Virgil Abloh, the groundbreaking designer who revolutionized the house of Louis Vuitton and founded the wildly popular streetwear label Off-White, has passed away at 41, from a rare and aggressive form of cancer, cardiac angiosarcoma.
LVMH announced the news of his passing in a tweet: “LVMH, Louis Vuitton and Off-White are devastated to announce the passing of Virgil Abloh on Sunday, November 28th, of cancer, which he had been battling privately for several years.” Bernard Arnault, chairman and chief executive of LVMH added “We are all shocked after this terrible news. Virgil was not only a genius designer, a visionary, he was also a man with a beautiful soul and great wisdom.”
But perhaps, it was British Vogue editor-in-chief, Edward Enninful, who’s sentiment captured what made Abloh’s creations and influence so respected and admired, stating via Instagram: “Famously prolific, he always worked for a greater cause than his own illustrious career: to open the door to art and fashion for future generations, so that they — unlike himself — would grow up in a creative world with people to mirror themselves in.”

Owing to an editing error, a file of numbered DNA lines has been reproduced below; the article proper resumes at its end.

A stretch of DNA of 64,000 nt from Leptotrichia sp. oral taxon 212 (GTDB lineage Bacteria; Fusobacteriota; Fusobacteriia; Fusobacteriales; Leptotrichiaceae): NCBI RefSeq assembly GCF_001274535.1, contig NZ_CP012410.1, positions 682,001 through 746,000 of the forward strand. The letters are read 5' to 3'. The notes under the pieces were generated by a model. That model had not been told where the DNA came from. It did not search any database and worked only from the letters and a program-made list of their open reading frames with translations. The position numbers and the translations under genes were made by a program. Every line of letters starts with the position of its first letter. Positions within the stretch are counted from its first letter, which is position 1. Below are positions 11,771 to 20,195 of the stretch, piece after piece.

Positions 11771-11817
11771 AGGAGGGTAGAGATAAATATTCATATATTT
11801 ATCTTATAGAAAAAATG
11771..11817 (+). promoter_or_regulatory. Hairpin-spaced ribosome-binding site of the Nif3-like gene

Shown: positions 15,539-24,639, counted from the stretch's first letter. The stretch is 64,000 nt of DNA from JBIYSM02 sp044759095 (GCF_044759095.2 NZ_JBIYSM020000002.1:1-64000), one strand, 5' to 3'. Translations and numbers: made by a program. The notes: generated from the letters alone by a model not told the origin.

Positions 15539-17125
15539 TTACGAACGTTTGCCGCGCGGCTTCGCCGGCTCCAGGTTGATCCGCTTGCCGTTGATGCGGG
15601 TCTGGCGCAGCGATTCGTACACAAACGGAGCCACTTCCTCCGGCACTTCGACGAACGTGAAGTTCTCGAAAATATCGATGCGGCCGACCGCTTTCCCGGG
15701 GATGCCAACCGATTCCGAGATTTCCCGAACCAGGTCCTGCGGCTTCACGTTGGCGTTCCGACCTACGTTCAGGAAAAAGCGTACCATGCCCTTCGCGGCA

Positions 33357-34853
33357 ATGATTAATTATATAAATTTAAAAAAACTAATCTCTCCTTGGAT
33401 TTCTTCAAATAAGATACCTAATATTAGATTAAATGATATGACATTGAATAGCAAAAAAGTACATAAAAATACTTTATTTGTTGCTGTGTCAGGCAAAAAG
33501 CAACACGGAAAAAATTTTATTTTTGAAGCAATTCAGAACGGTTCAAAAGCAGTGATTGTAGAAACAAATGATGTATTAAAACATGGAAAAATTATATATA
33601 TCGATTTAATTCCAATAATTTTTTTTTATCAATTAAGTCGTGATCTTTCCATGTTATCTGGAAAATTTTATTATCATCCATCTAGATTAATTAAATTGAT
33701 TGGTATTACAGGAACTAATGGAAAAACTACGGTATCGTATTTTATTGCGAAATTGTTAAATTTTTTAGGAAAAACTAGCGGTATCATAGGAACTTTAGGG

The legendary designer, once hailed as the Karl Lagerfeld of his generation, was known for his fierce work ethic and his down-to-earth approach. He famously started his career in the luxury industry with a 2009 “coffee-and-copies” type of internship at Fendi in Rome.
However, it wasn’t before long that his vision took the fashion industry by storm. Abloh’s work and ability to connect with a rising generation of consumers is largely responsible for heralding the industry into a new era, and blurring the lines between popular culture and luxury. Globally, Abloh’s vision connected with new markets. Off-White was a key player in fueling the rise of streetwear in China, while Louis Vuitton experienced a surge in popularity under his direction.
The sudden loss of a talent like Virgil Abloh goes beyond replacing a multi-talented designer and collaborator — it’s the loss of a unique vision that would have influenced and changed fashion for a generation still to come.